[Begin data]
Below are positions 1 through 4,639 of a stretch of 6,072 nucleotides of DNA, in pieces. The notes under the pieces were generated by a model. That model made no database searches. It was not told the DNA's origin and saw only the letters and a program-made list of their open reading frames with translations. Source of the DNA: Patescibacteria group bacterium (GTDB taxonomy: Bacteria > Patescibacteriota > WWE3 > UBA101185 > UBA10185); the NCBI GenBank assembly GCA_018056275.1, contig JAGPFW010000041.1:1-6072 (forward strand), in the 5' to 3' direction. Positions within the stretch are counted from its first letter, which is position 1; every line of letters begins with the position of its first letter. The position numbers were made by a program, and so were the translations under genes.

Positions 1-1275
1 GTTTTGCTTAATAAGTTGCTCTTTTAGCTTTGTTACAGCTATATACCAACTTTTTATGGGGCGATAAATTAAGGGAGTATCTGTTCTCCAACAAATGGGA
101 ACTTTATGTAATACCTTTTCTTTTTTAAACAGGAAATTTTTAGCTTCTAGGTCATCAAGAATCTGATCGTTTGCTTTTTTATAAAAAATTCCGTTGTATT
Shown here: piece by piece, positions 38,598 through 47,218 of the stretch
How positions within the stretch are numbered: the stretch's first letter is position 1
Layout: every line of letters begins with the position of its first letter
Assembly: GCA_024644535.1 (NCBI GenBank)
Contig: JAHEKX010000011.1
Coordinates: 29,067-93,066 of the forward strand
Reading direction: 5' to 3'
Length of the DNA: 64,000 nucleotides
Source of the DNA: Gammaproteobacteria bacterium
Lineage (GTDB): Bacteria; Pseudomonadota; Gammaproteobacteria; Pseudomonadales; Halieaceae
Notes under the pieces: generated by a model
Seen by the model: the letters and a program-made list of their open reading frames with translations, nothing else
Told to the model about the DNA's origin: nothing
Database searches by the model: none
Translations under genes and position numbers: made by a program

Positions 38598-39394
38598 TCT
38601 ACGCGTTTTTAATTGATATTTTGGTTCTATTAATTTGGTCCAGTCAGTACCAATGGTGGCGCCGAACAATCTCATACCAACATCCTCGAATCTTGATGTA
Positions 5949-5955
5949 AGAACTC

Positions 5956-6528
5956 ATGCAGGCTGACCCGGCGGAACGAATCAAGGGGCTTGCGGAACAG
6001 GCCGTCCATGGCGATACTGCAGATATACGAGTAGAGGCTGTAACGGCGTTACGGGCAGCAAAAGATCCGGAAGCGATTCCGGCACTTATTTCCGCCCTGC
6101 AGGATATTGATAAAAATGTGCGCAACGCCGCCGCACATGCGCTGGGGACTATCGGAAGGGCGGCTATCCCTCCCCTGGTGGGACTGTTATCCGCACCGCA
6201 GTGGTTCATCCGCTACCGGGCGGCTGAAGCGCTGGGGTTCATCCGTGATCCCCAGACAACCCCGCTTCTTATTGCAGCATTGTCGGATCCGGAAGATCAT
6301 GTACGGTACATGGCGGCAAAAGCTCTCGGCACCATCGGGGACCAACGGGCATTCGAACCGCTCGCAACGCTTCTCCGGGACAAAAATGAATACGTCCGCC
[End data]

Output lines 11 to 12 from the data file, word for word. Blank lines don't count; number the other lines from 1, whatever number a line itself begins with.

Reading direction: 5' to 3'
Length of the DNA: 64,000 nucleotides